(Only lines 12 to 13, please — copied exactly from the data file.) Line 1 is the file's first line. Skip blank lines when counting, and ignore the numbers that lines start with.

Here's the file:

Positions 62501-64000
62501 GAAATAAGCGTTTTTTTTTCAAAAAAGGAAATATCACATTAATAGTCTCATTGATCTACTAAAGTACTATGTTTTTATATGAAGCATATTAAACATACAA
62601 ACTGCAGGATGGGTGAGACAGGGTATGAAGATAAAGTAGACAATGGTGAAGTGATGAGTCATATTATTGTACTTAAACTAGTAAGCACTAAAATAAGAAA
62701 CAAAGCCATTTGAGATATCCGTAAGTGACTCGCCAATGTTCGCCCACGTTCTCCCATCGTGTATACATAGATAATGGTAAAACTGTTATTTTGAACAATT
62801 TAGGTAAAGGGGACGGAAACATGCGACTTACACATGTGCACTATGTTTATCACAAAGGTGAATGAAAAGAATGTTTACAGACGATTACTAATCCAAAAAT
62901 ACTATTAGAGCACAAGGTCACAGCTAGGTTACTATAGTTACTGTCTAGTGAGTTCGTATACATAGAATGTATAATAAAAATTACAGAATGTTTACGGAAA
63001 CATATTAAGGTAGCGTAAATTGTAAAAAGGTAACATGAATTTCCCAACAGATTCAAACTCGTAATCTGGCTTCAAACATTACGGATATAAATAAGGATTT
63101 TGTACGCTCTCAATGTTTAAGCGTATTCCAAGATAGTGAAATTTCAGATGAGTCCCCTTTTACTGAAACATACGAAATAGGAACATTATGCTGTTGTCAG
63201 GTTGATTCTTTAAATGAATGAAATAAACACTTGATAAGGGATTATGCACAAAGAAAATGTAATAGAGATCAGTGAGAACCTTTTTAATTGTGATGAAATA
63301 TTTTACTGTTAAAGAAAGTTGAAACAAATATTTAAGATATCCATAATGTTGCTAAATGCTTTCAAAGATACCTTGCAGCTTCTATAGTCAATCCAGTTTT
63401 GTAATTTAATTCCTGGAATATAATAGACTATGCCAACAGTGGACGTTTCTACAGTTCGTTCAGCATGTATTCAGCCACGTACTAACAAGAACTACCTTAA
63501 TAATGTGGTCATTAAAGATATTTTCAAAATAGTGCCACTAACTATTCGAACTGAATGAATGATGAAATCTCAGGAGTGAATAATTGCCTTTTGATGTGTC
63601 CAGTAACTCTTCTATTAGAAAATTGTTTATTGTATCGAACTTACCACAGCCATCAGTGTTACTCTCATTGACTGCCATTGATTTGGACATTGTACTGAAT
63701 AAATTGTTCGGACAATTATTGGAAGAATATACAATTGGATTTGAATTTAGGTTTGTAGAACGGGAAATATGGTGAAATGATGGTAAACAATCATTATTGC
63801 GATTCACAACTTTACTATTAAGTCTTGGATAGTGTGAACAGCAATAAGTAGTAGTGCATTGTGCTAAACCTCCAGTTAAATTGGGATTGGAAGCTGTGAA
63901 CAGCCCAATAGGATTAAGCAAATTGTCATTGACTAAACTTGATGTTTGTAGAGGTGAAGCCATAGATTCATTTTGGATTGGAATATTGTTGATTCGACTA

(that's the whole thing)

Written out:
63501 TAATGTGGTCATTAAAGATATTTTCAAAATAGTGCCACTAACTATTCGAACTGAATGAATGATGAAATCTCAGGAGTGAATAATTGCCTTTTGATGTGTC
63601 CAGTAACTCTTCTATTAGAAAATTGTTTATTGTATCGAACTTACCACAGCCATCAGTGTTACTCTCATTGACTGCCATTGATTTGGACATTGTACTGAAT